There is a wealth of evidence demonstrating the benefits of environmental enrichment across a range of different animal species. However, there is comparatively little such research into the effect of enrichment provision on captive reptiles. The aim of this study was therefore to ascertain if an increase in environmental complexity was beneficial to the behaviour and welfare of corn snakes (Pantherophis guttatus). The study used a combination of behavioural observations in the home enclosure, behavioural tests of anxiety, and a preference test. The snakes used the enrichment when it was available to them and enriched snakes showed changes in general behaviour reflective of improved welfare. However, the anxiety tests revealed few effects of enrichment provision on performance. In contrast, the snakes exhibited a strong preference for the enriched enclosure when given a choice. These findings suggest that the provision of environmental complexity to the enclosure was beneficial to the behaviour and welfare of captive corn snakes. We therefore recommend enrichment should be used when keeping captive snakes.
... This taxonomic bias is grounded on the false belief that all that a reptile needs to be happy is food, a heat source, and a refuge. However, the limited evidence available shows that, when correctly implemented, enrichment improves reptile welfare and performance in cognitive tasks (Burghardt 2013;Londoño et al. 2018;Nagabaskaran et al. 2021). This area is one in which much fascinating and important progress is both possible and needed to enhance the lives of all captive animals. ...
Chapter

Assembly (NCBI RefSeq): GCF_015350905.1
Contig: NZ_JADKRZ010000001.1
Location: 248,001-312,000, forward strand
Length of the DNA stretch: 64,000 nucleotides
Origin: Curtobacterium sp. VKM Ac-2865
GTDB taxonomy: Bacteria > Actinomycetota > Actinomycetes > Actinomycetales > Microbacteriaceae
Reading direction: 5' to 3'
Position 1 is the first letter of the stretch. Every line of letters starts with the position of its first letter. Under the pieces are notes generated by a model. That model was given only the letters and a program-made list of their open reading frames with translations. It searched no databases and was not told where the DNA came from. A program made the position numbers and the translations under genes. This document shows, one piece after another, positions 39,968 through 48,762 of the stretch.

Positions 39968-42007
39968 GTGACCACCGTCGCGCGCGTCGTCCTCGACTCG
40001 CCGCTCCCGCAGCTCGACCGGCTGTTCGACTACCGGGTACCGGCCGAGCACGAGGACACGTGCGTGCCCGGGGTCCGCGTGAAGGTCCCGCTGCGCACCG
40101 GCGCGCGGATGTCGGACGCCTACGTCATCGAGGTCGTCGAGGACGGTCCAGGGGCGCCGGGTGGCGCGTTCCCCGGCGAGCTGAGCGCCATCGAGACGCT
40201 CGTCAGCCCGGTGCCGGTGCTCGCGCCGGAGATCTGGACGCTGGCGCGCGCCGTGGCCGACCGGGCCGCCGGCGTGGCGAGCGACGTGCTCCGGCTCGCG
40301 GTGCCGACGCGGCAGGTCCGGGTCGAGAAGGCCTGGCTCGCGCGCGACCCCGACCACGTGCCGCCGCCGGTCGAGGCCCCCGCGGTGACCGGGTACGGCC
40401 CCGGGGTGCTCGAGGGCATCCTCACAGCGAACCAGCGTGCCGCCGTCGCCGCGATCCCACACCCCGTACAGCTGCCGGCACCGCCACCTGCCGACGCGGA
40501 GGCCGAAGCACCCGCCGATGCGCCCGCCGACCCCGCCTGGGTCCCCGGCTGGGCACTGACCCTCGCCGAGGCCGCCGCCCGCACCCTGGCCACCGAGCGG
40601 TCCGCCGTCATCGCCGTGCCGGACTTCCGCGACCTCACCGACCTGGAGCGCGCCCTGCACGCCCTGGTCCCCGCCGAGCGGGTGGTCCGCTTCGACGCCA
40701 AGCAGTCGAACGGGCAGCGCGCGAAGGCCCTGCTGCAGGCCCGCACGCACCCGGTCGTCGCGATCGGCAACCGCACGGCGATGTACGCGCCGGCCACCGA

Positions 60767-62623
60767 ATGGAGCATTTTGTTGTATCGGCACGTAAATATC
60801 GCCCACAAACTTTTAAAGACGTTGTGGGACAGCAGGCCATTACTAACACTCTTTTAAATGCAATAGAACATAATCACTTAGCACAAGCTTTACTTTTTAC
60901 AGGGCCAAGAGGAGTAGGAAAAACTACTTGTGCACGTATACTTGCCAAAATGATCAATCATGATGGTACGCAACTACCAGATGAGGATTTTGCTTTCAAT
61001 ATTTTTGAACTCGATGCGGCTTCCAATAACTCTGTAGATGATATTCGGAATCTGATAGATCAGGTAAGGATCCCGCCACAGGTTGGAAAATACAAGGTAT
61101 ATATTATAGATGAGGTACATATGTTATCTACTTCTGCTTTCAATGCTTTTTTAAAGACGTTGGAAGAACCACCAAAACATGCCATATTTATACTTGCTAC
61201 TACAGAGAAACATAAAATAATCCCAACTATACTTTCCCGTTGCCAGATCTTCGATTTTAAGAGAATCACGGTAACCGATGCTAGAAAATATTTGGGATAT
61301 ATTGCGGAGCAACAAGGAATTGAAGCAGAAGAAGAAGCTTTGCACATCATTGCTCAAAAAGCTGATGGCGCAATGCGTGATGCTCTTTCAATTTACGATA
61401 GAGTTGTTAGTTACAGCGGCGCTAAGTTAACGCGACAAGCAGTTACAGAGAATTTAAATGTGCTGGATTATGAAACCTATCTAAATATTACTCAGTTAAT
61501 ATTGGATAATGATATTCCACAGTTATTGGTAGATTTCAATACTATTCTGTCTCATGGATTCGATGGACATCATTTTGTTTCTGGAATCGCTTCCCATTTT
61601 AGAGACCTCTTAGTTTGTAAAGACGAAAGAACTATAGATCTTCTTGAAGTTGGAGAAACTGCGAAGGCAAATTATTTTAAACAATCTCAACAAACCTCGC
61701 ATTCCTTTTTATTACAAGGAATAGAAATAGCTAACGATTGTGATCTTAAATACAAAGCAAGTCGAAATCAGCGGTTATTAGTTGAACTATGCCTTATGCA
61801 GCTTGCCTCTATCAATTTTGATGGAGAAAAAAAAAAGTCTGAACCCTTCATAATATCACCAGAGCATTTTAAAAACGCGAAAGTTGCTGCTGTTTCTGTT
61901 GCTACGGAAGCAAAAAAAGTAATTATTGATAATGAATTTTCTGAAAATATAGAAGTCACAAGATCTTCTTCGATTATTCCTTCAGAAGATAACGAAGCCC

Despite abundant evidence to the contrary, non-avian reptiles are widely considered as behavioural and cognitive underachievers. The persistent myth of the sluggish, primitive, stupid reptile can be traced, at least in part, to long-standing misconceptions about reptilian brain size and organisation. Historically, reptile brains have been considered small and lacking the neural structures that support complex cognition in other vertebrates. In particular, the notion that reptiles lack a cerebral cortex has led to expectations that their behaviour and cognition should be simple and unsophisticated in comparison with birds and mammals. However, it was shown several decades ago that reptiles possess a large pallium comprising three–four distinct cortical areas and a dorsal ventricular ridge that may be functionally equivalent to parts of mammalian neocortex. In fact, forebrain organisation conforms to a common plan in birds and reptiles, which may seem surprising given the recent trend to put the cognitive achievements of birds above those of reptiles yet on a par with mammals. Moreover, the view that reptiles do not exhibit complex cognition faces a growing list of exceptions. Reptiles are capable of spatial, social, reversal, problem-solving, and many other types of learning and cognitively demanding behaviours provided that experimental designs account for some peculiarities of their biology involving their morphology, physiology, and ecology. Unlike frequent caricatures that depict reptiles as clumsy, inflexible, and instinct-driven, much reptile behaviour is precisely performed, delicate in appearance, readily modified, and contextually determined. Recent work has shown that reptiles can show elaborate communication and social systems, parental care, social learning, and play. Although such research is sparse compared to endothermic vertebrates, and the diversity among them immense, captive reptiles also benefit from enrichment, recognise their caretakers individually and form bonds with them, and are affected by early social isolation in ways similar to birds and mammals. Still, the gap between what we know and what we would like to know about reptilian behaviour and cognition is enormous.KeywordsBrainBrain sizeCerebral cortexCognitionLearningBehaviourComplex behaviourSocial behaviourParental carePlay